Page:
Sadie felt her eyes bug out a little at his harsh tone, though she wasn’t sure why. It was nothing more than what she’d expected. “I just didn’t want you to think—” she spotted his glare, but couldn’t seem to stop “—we were...taking...advantage...now that you own the estate.”
“Well, it’s a little early in the process, but I will be looking into the estate and how it is run pretty soon.” Zach spoke a little more mildly this time. “Still, I don’t believe I said anything about you leaving.”
“I just assumed...”
His raised brow told her exactly what he thought of that.
Maybe he was right. She should just shush. Everything she said right now was coming out wrong.
“Do you know why I’m here, Sadie?”
“Apparently it’s not to throw me out of what is now your apartment.”
He simply stared. “Sarcasm isn’t pretty.”
No, but it was her go-to option in this bizarre situation that she was completely unprepared for. Unless she chose honesty—and that was a scary thought. “No, Zach. I really don’t know why you would want to see me.”
He took a step closer to the island. “No reason at all?”
Sure—if he knew about the baby. But he didn’t, and she wasn’t ready to tell him yet. She would later, after everything was settled. “After what I did to you, Zach? No.”
“The lawyer told me about your deposition.”
Shock shot through her. That was the last thing on her mind. “Oh. I thought it would be kept private until the hearing.”
Zach shrugged. “Does it really matter when I learn what’s in it?”
“I guess not,” she murmured, though she wished he hadn’t learned about it while she was here. She could have done without a face-to-face discussion.
“And about the photos. Why, Sadie?”
Then his tone caught her attention.
She simply couldn’t meet his gaze. “It’s not right for me to keep them, not after...”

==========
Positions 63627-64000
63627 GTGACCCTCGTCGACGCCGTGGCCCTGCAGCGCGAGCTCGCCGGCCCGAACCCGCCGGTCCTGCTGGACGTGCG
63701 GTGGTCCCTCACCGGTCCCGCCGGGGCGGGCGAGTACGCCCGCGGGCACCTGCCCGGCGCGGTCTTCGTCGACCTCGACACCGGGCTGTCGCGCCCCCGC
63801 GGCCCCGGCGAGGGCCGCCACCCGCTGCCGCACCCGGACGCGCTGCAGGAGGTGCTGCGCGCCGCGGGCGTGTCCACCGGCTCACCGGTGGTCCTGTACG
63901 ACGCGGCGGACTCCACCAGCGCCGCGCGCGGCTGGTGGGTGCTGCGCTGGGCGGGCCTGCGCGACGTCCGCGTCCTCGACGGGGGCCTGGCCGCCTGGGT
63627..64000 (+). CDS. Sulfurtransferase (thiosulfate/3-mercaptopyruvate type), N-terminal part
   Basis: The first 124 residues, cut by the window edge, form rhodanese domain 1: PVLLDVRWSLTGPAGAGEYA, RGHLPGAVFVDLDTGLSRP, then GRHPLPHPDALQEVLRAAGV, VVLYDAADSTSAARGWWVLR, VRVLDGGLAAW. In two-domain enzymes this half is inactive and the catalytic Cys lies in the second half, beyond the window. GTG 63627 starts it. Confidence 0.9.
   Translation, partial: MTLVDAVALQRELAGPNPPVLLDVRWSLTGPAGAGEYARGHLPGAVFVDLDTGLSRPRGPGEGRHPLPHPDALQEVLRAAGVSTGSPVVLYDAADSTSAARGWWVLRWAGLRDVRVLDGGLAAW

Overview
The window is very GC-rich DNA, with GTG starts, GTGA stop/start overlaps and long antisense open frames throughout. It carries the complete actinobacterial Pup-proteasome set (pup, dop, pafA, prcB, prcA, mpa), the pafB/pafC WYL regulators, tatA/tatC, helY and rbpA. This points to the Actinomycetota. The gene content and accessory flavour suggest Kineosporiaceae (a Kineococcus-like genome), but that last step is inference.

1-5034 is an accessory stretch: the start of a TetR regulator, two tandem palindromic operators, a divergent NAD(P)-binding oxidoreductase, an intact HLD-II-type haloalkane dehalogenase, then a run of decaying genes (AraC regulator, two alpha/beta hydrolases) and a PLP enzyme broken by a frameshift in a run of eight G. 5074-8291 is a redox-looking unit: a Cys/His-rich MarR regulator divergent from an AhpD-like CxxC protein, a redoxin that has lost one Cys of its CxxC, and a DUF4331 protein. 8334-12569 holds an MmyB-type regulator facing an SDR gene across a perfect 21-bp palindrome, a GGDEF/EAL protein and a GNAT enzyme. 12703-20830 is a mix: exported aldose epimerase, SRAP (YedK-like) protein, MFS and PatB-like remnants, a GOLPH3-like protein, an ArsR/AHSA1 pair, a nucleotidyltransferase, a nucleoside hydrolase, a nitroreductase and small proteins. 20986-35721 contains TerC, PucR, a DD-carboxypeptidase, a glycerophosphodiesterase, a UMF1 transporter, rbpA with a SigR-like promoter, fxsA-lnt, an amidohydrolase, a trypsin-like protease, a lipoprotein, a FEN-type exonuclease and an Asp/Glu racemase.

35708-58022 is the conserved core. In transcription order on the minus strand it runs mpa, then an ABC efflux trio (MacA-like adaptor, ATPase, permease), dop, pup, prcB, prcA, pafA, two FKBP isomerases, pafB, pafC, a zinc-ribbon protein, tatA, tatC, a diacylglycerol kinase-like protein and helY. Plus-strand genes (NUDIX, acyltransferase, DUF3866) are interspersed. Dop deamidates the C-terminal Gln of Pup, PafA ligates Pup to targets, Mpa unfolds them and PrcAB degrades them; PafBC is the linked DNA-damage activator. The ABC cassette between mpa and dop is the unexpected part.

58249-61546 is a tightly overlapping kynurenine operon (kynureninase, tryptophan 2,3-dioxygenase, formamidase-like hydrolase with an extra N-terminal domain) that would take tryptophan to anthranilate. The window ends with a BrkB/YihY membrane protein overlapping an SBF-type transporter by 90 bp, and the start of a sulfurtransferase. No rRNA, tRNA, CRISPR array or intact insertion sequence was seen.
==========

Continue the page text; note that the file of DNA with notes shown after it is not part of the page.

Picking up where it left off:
“You lied to me, Sadie.”
“Yes, yes, I did,” she said, dropping her gaze to the countertop. “I’m sorry, but I did lie to you.” What more could she say?
This was exactly what she didn’t want. She shook her head. “Zach, excuses won’t change it.”
She straightened her shoulders but still couldn’t force herself to look at him. “The first time, I didn’t know you.”
“But then you did.”
Why torture herself by admitting the truth? Why torture him? But with him standing so close, yet so far out of her reach, her need prodded her. He deserved the truth—the whole thing. “I did know you,” she said, though her voice was so weak as to be almost nonexistent. “And it scared me so badly, all I knew to do was run.”
“Five years, Sadie.” The pure anguish in his voice twisted her heart. One look confirmed the same emotion in his expression. “Why didn’t you come back to me?”
His cry echoed inside her, forcing her reality into words. “Why would a man like you want a woman with all my problems?” She grasped the edge of the counter until her knuckles turned white and her fingers went numb. “I’m sure the lawyer must have told you—the real me is nothing like that Sadie.”
“She’s not?” His voice softened. “Are you sure?”
“Yes.” Most definitely.
He moved closer until he was flush with the other side of the counter. They were as close as they could be in this space. “I’m not sure, Sadie. Because the woman I knew was compassionate and interested in people. Organized and hardworking. Artistic and able to see the beauty in the world, even in the midst of destruction.”
Tears welled up, forcing her to squeeze her eyes closed.
“Isn’t that the same as what you do here? Take on a hard job at a young age so your mother can stay home with your sister? Care about the people you meet in your job every day? Worry about your mother being tired, even though you’re the one on your feet for twelve hours? Teach your sister to appreciate the world around her, even though she’s dying? Sounds like the same Sadie to me.”